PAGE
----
== true YES
== false NO
== 0 YES
=== 0 NO
== ‘0’ NO
=== ‘0’ NO

This one may be a little surprising. It’s true because the + makes it not empty, but it’s == 0 because when converted to an integer for the comparison, it evaluates to 0 (+0. -0, and 0- would give the same results). It fails the === ‘0’ test, however, because even though they’re the same type, the string ‘0’ is not equal to the string ‘0+’.


(&Nine=`1+`)

Property: Nine

Value: 1+
Is a string
Is NOT empty
== true YES
== false NO
== 0 NO
=== 0 NO
== ‘0’ NO
=== ‘0’ NO

No surprises here. It’s not empty, it’s true, and it’s never equal to 0, no matter how you test it.


(&Ten=`hello sailor`)

Property: Ten

Value: hello sailor
Is a string
Is NOT empty
== true YES
== false NO
== 0 YES
=== 0 NO
== ‘0’ NO
=== ‘0’ NO

By now, this one should be easy. It’s true because it’s not empty, but it’s ==0 because when converted to an integer, it’s 0.


(&Eleven=“)

Property: Eleven

Value:
Is a string
Is empty
== true NO
== false YES
== 0 YES
=== 0 NO
== ‘0’ NO
=== ‘0’ NO

This one is an empty string — the only truly empty string in our test. It’s false because it’s empty, but it’s == 0 because it’s 0 when converted to an integer. It’s not, however, equal to 0 in any other comparisons. It fails the === 0 test because it’s not the same type as integer 0. It fails the last two tests because ‘0’ and ” are different strings


(&Twelve=`missing`)

($Thirteen=`missing`)

What happened to these guys? Neither of them makes it into the $scriptProperties array. Thirteen is missing because it starts with dollar sign instead of an ampersand. This is an easy mistake to make if you’re switching back and forth between snippet code and the properties tag. It always confuses the tag parser. Often, all properties beyond that point are ignored. In this case, though, it has the odd effect of making the parser ignore the property *ahead* of it (Twelve). When you confuse the parser, there’s no telling what might happen.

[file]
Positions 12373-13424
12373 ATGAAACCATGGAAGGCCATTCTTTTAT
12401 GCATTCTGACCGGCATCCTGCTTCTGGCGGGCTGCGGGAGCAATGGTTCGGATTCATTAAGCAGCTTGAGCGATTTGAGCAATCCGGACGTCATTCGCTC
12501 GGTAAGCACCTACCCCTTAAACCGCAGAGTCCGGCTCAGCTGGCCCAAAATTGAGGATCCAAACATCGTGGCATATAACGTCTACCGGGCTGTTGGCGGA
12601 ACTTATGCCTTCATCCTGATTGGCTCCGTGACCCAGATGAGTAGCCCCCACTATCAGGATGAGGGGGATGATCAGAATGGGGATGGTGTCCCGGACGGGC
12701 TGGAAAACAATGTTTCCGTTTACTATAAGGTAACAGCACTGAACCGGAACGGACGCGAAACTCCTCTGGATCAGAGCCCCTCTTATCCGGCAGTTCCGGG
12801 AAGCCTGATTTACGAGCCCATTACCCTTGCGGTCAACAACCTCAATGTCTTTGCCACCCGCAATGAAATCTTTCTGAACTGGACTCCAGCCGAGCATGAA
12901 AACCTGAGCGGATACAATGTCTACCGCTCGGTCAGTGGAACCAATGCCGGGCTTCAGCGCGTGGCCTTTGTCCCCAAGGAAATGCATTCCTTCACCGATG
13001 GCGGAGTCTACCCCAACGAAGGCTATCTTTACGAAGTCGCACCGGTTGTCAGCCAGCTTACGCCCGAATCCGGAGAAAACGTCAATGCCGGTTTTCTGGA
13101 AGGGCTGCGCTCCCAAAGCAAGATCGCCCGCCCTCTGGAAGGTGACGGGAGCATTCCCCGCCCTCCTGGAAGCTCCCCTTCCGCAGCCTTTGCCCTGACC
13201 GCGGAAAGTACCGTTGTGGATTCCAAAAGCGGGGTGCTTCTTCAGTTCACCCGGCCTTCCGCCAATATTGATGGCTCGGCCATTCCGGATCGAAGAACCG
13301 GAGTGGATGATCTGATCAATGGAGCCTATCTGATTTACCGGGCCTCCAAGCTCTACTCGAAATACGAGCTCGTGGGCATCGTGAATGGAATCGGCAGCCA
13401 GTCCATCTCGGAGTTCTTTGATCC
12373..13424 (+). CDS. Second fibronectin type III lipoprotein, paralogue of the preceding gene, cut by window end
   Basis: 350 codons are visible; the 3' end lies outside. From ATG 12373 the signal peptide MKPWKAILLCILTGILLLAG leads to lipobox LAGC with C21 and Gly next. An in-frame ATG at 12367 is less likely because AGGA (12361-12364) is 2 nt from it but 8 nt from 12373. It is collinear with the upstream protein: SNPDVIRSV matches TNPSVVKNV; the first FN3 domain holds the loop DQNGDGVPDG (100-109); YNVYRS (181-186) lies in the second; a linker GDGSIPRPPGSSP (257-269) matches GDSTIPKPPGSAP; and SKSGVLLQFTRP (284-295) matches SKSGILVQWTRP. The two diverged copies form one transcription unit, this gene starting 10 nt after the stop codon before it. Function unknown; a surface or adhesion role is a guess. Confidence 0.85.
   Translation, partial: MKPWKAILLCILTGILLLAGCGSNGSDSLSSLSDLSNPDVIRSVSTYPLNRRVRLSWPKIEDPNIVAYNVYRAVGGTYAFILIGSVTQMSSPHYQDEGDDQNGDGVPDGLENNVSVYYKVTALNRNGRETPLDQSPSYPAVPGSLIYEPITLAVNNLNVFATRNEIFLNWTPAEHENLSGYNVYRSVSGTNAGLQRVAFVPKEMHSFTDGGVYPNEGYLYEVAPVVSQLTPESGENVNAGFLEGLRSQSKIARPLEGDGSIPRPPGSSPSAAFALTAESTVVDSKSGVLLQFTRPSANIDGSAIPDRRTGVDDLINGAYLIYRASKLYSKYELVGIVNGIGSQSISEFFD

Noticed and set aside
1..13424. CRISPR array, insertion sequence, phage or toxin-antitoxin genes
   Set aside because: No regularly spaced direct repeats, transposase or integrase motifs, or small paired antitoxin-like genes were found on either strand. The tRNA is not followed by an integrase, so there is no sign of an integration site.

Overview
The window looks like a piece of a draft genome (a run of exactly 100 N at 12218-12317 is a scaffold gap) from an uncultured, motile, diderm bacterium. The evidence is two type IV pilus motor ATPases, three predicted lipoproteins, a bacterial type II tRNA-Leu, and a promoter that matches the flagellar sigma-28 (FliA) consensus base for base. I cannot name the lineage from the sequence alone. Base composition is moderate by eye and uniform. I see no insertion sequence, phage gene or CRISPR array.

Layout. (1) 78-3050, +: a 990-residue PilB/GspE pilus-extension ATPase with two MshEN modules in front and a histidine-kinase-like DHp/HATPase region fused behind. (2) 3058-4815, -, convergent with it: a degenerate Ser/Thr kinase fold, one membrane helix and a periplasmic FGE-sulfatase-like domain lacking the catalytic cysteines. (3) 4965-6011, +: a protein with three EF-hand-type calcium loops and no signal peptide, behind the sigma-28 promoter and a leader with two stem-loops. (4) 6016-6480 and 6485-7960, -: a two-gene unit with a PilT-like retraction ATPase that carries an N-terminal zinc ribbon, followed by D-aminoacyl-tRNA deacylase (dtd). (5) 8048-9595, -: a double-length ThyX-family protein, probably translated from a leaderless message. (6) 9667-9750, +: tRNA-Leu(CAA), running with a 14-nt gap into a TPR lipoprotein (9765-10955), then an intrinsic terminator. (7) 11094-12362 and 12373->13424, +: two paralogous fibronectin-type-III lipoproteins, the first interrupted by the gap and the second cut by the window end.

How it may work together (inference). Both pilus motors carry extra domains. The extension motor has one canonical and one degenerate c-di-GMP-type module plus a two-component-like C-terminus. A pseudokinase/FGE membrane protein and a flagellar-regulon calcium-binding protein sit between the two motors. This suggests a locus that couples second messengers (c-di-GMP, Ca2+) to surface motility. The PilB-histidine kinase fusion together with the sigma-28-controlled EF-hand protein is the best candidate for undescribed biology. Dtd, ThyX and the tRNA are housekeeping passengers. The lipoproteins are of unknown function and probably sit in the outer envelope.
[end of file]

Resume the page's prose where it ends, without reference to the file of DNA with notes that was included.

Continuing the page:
(&Fourteen=”)

Property: Fourteen

Value: ”
Is a string
Is NOT empty
== true YES
== false NO
== 0 YES
=== 0 NO
== ‘0’ NO
=== ‘0’ NO

You might think this would be an empty string, but it’s not. Because we used single quotes instead of back-ticks, it comes through intact as a string containing two single quotes (see the $scriptProperties array above). It’s *not* empty. It’s true (because it’s not empty), and it passes the == 0 test because it evaluates to 0 when converted to an integer.

 

Using skipEmpty?

If you read the previous article, you might be wondering what the effect would be of sending trueas the fourth argument to getOption(). That tells MODX to use the default value if the property is missing or truly empty. The answer is that it has almost no effect in this case, since all the properties are set. The only change it makes to the results is that property Eleven gets the default value because it is the only property in the $scriptProperties array that is truly empty. Properties One, Twelve, and Thirteen would also get the default value, since they are missing from the $scriptProperties array. Because they’re not in the array, though, our test code would never try to get them.

 

The Code

Here’s the code of our Test snippet, in case you want to modify the snippet properties and try some tests of your own:

$output = '';
var_dump($scriptProperties);
$output .= '<br /><br />';
foreach($scriptProperties as $key => $value) {
    $val = $modx->getOption($key, $sp, 'default');
    $output .= '<hr><br />Property: ' . $key . '<ul>';
    $output .= '<li>Value: ' . $val;
    if (is_string($val)) {
        $output .= '<li>Is a string';
    } else {
        $output .= '<li>Is NOT a string';
    }
    if (empty($val)) {
        $output .= '<li>Is empty';
    } else {
        $output .= '<li>Is NOT empty';
    }
    if ($val == true) {
        $output .= '<li>== true YES';
    } else {
        $output .= '<li>== true NO';
    }
    if ($val == false) {
        $output .= '<li>== false YES';
    } else {
        $output .= '<li>== false NO';